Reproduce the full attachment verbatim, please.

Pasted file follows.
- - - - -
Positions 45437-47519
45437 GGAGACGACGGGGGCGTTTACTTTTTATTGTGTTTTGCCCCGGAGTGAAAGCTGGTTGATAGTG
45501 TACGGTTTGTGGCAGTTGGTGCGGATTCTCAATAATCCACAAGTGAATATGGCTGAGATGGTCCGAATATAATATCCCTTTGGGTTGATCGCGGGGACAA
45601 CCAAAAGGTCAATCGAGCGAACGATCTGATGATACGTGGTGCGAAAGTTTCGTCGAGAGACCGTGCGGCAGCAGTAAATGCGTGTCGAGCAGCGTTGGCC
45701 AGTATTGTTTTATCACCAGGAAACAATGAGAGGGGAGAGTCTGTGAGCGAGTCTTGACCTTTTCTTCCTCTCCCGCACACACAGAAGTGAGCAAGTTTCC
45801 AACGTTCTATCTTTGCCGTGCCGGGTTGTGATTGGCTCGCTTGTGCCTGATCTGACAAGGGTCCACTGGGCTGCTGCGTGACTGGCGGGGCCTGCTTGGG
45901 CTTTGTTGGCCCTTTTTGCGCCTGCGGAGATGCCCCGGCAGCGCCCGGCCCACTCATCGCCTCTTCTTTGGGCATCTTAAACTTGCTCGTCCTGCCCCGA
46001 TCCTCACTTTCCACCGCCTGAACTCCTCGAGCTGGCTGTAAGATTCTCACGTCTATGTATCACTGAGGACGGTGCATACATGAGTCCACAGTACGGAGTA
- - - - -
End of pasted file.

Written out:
Positions 45437-47519
45437 GGAGACGACGGGGGCGTTTACTTTTTATTGTGTTTTGCCCCGGAGTGAAAGCTGGTTGATAGTG
45501 TACGGTTTGTGGCAGTTGGTGCGGATTCTCAATAATCCACAAGTGAATATGGCTGAGATGGTCCGAATATAATATCCCTTTGGGTTGATCGCGGGGACAA
45601 CCAAAAGGTCAATCGAGCGAACGATCTGATGATACGTGGTGCGAAAGTTTCGTCGAGAGACCGTGCGGCAGCAGTAAATGCGTGTCGAGCAGCGTTGGCC
45701 AGTATTGTTTTATCACCAGGAAACAATGAGAGGGGAGAGTCTGTGAGCGAGTCTTGACCTTTTCTTCCTCTCCCGCACACACAGAAGTGAGCAAGTTTCC
45801 AACGTTCTATCTTTGCCGTGCCGGGTTGTGATTGGCTCGCTTGTGCCTGATCTGACAAGGGTCCACTGGGCTGCTGCGTGACTGGCGGGGCCTGCTTGGG
45901 CTTTGTTGGCCCTTTTTGCGCCTGCGGAGATGCCCCGGCAGCGCCCGGCCCACTCATCGCCTCTTCTTTGGGCATCTTAAACTTGCTCGTCCTGCCCCGA
46001 TCCTCACTTTCCACCGCCTGAACTCCTCGAGCTGGCTGTAAGATTCTCACGTCTATGTATCACTGAGGACGGTGCATACATGAGTCCACAGTACGGAGTA